He said the ferrets, though still listed as endangered, won't be under the strict protection of the Endangered Species Act. Instead, wildlife officials organize a work group to hammer out a management plan that fits with the ethics of the community.
DOW biologist Ed Hollowed organized the work group in Rangely, which was made up of wildlife officials and representatives from local government, local businesses, and recreationalists.
"This wasn't as hard a job as Little Snake," Hollowed said, referring to similar community groups that were formed in the Little Snake River area to explain possible ferret reintroductions there. However, he admitted the idea of organizing conservative land users and energy extraction representatives to talk about protecting a ferret sounded daunting.
"But when you work with people one on one, it's surprising what you get," he said. "These people don't like being told what to do, but they are really generous when you ask them."
Through the plan the DOW and BLM have the right to impose "conditions of approval" on proposed land uses that could affect the prairie dog or ferret habitat, Hollowed explained, which means some use can be forced to change or stop if it is showing to adversely affect the ferrets. Essentially, the plan allows people to work and play around the ferrets in a "look but to don't touch" fashion.
According to the management plan, oil companies can still search and drill for oil, the coal mine is business as usual, grazing permits remain valid and recreational use remains more or less unaffected.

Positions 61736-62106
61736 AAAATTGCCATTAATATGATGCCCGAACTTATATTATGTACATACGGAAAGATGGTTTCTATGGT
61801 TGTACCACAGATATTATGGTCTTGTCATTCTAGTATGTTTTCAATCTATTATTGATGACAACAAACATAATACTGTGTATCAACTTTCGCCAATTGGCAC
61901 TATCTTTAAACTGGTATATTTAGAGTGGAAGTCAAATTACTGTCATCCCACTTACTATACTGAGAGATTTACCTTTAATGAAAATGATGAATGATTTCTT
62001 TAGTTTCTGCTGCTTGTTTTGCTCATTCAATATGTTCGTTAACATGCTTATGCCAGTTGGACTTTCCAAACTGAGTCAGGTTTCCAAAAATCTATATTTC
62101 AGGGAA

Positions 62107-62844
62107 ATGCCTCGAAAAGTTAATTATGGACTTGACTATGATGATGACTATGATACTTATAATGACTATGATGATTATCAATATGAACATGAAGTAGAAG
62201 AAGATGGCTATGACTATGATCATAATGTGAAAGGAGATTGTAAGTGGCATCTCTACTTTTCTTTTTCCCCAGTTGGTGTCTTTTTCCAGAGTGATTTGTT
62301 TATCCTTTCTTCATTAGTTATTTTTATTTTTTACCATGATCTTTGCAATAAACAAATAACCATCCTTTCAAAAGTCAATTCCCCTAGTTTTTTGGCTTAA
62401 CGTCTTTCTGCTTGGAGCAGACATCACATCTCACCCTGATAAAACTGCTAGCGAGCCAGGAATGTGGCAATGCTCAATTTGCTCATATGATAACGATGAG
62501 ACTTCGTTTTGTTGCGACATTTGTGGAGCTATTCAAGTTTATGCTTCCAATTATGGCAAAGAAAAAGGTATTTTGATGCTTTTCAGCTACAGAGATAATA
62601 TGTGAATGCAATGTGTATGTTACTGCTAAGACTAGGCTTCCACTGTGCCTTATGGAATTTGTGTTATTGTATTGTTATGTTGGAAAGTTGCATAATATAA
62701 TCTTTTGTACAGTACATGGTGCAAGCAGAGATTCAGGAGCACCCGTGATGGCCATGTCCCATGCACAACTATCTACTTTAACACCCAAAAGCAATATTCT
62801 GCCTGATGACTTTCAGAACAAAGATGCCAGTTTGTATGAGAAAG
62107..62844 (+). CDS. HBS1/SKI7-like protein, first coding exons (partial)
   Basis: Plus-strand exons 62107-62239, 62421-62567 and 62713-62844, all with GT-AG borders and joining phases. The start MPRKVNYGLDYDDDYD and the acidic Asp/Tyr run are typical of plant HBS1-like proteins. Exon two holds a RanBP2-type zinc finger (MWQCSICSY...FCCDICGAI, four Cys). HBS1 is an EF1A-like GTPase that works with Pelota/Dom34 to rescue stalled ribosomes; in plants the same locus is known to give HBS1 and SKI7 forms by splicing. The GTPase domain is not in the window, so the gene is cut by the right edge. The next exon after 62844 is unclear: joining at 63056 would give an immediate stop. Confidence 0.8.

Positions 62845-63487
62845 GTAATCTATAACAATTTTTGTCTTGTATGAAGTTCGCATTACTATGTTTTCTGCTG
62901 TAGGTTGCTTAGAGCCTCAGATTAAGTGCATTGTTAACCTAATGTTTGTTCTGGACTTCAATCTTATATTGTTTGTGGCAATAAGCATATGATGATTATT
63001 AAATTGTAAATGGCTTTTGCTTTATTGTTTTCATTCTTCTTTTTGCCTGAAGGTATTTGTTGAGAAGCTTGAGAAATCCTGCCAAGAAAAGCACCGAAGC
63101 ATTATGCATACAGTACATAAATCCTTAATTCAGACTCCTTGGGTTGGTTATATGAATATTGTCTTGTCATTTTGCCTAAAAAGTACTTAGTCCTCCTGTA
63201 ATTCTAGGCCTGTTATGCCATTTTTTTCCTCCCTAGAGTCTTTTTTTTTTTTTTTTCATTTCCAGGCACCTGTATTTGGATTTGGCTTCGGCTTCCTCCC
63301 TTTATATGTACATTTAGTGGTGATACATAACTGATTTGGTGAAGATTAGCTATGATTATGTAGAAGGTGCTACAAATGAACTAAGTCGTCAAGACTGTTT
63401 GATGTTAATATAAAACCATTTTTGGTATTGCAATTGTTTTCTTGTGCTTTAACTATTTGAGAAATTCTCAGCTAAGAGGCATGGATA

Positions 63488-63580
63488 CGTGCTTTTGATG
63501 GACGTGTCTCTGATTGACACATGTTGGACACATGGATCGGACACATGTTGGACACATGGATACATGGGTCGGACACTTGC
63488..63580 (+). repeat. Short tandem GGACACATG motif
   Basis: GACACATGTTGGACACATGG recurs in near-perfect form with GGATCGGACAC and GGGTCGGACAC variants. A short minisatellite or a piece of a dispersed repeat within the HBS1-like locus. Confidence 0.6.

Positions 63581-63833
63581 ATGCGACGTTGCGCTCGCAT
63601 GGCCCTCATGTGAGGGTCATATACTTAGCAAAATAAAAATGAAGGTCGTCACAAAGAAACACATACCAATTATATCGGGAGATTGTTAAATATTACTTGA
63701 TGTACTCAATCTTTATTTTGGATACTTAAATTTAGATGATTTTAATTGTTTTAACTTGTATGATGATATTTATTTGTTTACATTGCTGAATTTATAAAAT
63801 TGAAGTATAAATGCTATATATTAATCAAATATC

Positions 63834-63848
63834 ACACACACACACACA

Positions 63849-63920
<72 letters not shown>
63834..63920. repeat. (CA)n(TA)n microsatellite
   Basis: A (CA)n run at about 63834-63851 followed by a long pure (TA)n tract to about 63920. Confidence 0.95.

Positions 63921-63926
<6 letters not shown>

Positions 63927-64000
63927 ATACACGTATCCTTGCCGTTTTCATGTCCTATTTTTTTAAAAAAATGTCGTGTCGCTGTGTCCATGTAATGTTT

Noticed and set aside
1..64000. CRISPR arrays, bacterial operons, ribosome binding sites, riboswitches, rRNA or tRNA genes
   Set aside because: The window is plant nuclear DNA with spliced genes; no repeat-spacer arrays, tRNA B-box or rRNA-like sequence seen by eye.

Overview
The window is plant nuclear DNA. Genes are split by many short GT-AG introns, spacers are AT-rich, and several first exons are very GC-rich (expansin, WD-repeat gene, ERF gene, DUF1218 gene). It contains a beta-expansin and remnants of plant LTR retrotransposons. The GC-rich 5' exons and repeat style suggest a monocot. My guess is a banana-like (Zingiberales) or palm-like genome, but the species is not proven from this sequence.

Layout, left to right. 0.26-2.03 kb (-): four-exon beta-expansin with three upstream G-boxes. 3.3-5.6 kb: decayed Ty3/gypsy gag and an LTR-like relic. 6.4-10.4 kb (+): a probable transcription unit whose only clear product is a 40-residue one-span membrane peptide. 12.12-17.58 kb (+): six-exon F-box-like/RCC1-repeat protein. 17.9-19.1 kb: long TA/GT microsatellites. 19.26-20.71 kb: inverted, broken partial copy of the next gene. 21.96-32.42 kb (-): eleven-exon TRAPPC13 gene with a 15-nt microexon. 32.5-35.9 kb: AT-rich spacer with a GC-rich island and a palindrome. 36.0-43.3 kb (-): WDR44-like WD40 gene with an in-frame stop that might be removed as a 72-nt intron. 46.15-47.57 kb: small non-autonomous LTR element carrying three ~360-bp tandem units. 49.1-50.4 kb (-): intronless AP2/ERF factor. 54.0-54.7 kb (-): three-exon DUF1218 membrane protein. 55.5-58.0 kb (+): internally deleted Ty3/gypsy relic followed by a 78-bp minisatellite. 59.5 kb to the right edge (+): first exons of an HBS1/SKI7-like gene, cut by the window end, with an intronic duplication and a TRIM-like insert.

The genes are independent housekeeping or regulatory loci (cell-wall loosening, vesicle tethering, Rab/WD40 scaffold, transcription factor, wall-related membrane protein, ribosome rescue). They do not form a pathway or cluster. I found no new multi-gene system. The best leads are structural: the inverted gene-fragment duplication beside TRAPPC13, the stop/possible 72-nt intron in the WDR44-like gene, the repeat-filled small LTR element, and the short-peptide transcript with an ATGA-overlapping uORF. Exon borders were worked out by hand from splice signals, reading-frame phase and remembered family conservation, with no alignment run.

"The potential impacts to the land users were minimized," DeWitt said, whose land rights group largely participated in writing the plan. "There is nothing truly restrictive about it."
That has got some watchdog groups uneasy, who are concerned that the experimental population status and the loosely enforced protection from the management plan is not enough to ensure the black-footed ferret's protection.
Staff biologist for the Center for Native Ecosystems Erin Robertson has two major concerns about the management plan. First, there are no restrictions on surface disturbances of the ferrets during mating season, which she said could affect the success of the mating process.
The second point has to do with hunting. "This will be the only sight where ferrets have been introduced where there is no prairie dog shooting closures," Robertson said. All other eight sites have some restriction on prairie dog hunting.
Both DeWitt and Hollowed said prairie dog hunting is common around Rangely. Robertson said allowing the hunting to go on puts the ferret population in danger.
"A single prairie dog shooter can make substantial impacts to individual colonies," she said. "If that's the colony where a black-footed ferret female is raising her kits . that means she'll be traveling further to find food."
That opens up more opportunity for the ferret's predators, such as raptor birds, to prey on the animal, Robertson said.
"It's a real lynchpin issue," Hollowed said.
He said there is no hard evidence to prove prairie dog hunting adversely affects ferrets, but recognized it is a concern of conservationists. Meanwhile, Rangely locals who were told their use of the land wouldn't change supported the hunting.
"The worst thing we could have done is start 'reneging' on promises we made," Hollowed said. "The plan may have fallen through."
That would have meant no reintroduction, which is something that Hollowed and Robertson said they didn't want to happen.